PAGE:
“Before match against Real Zaragoza, Don Revie had asked the local fire brigade to flood the Elland Road Pitch to make the Spaniards struggle with boggy conditions”
In the long history of Leeds United, there was a classic tale about Don Revie and his dirty approach to playing football. This era has brought remarkable glorious moments for the club and also a disgraceful legacy that will never be forgotten.
The story began in the early 1961, Jack Taylor resigned as Leeds United manager and Don Revie, at 33 years of age, took over the job with a £20 per week contract as a player-manager. His career in Leeds United started far behind his best days as a footballer. With inherited coaching staff from his predecessor, Don Revie began one of the most transformative periods in British football history.
His managerial career with Leeds United has marked a revolutionary time in the history of British football. He is the one who started the present management style by the detail-orientated and believed in the dispassionate, cold analysis. His teams played with flair and skill, not to mention a large helping of passion.
Leeds United early success under Don Revie was built on niggling gamesmanship and hard tackling ferocity, but they later perfected a style of flowing football which carried all before it in the early 1970’s. The reputation that ‘dirty Leeds’ won in Revie’s first four years stayed with him and tarnished his name.
The Don Revie controversy was also captured in 1966 European Fair Cup’s semi-final against Real Zaragoza. Prior to the second leg against Real Zaragoza, Revie had tried to obtain an advantage by asking the local fire brigade to flood the Elland Road Pitch, reasoning the Spaniards would struggle with boggy conditions. It backfired; Leeds United fell three goals behind inside 11 minutes and was eliminated from the tournament. Don Revie’s reputation for negativity and pragmatism has also been criticized, and the peak of it occurred on the European cup loss against Dinamo Zagreb.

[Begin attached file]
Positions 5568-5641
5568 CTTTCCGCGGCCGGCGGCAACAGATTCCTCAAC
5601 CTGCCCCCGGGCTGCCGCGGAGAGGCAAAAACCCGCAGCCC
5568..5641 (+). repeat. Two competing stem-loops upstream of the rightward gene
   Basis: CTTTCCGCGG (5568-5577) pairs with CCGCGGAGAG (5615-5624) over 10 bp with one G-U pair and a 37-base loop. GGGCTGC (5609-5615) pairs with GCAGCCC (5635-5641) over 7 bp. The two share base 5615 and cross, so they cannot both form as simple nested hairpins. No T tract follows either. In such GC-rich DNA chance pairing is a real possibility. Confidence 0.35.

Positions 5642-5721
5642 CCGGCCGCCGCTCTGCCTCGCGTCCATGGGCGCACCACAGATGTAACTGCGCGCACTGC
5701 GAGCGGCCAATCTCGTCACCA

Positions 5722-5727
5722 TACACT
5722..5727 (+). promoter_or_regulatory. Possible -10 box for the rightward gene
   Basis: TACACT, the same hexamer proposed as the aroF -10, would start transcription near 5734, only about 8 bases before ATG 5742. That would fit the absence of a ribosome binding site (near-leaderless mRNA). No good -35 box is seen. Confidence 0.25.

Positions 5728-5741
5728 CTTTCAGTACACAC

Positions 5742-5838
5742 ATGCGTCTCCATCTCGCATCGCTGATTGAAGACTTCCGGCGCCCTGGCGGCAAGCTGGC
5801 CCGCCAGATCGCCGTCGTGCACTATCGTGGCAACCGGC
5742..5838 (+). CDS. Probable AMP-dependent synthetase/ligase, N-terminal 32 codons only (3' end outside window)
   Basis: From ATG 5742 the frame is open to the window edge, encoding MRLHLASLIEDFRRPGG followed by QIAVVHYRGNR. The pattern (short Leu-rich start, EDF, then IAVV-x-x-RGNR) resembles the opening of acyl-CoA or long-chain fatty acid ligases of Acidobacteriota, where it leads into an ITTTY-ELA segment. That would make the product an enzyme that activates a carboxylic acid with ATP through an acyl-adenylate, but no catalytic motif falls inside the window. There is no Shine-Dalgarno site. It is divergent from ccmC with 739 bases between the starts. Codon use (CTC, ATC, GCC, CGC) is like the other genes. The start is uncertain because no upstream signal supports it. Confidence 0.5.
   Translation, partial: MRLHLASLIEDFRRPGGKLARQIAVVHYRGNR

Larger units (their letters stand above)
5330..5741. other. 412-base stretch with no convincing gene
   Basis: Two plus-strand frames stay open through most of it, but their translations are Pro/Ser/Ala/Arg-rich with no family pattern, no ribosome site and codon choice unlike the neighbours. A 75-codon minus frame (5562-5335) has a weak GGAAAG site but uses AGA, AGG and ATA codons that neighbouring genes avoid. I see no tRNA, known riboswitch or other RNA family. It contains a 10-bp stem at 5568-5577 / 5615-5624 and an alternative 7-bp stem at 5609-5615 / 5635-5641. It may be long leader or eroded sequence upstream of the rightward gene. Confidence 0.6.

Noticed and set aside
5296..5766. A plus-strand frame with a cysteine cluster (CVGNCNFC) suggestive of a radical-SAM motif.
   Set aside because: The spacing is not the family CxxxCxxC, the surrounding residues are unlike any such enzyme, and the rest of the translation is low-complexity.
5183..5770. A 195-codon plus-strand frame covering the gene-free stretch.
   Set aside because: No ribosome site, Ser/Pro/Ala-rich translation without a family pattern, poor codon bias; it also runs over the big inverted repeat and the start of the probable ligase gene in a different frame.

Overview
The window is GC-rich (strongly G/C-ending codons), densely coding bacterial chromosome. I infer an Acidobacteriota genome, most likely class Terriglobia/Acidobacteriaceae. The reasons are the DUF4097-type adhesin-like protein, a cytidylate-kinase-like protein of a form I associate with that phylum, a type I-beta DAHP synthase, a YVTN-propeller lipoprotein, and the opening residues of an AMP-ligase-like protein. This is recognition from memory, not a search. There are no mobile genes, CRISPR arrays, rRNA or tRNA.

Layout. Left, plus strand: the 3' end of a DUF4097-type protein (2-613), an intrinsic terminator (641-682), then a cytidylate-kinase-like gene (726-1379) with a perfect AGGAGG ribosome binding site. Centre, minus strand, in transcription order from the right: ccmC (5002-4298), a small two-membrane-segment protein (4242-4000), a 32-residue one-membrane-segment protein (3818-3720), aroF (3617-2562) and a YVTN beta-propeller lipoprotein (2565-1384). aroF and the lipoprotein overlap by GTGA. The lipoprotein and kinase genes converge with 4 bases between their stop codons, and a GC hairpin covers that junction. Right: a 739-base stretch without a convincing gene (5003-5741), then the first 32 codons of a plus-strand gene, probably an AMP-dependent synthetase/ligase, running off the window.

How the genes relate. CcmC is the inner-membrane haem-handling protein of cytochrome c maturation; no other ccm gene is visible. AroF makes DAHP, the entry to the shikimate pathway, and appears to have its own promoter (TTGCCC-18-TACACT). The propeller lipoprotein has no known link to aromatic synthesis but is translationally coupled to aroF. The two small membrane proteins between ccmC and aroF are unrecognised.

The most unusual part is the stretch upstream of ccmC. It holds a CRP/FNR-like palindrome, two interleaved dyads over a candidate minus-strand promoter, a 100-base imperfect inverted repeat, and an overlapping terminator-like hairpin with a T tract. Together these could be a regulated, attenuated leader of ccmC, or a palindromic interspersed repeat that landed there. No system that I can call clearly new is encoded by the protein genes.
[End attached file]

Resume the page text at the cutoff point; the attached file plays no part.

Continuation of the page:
Another storm for Don Revie reputation came in 1978, the former goalkeeper Gary Sprake accused him of match-fixing as a part of an investigation by daily mail. Sprake said that Revie repeatedly tried to bribe the opposition players. Meanwhile, no solid evidence was filed against Revie.
Away from Elland Road, the lasting memory of Revie is the distasteful and infamous manner of his departure from the job of England manager. Don Revie excited passionate emotions in football people, and in many corners of the country his name is reviled.
In May 1987 specialists diagnosed Revie as suffering with the incurable motor neurone disease, which causes gradual muscle wastage. Faced with the possibility of imminent death, Revie was admirably defiant: “I aim to do all I can to raise as much as I can for research into the disease. It’s not all doom and gloom”. That same indomitable spirit was conveyed in a message from Billy Bremner who urged his gaffer to keep fighting, “just like you told the players to in our great days together”
Don Revie enjoyed memorable, yet ultimately disappointing, careers as a manager. He earned respect and success, but any praise was grudgingly given. His legacy, however, remains a force debating point in English football history. An innovator or a cynic. A messiah or a heretic. Fiercely loyal or enslaved to ambitions of wealth. He is one of the most opaque figures the British game has ever known.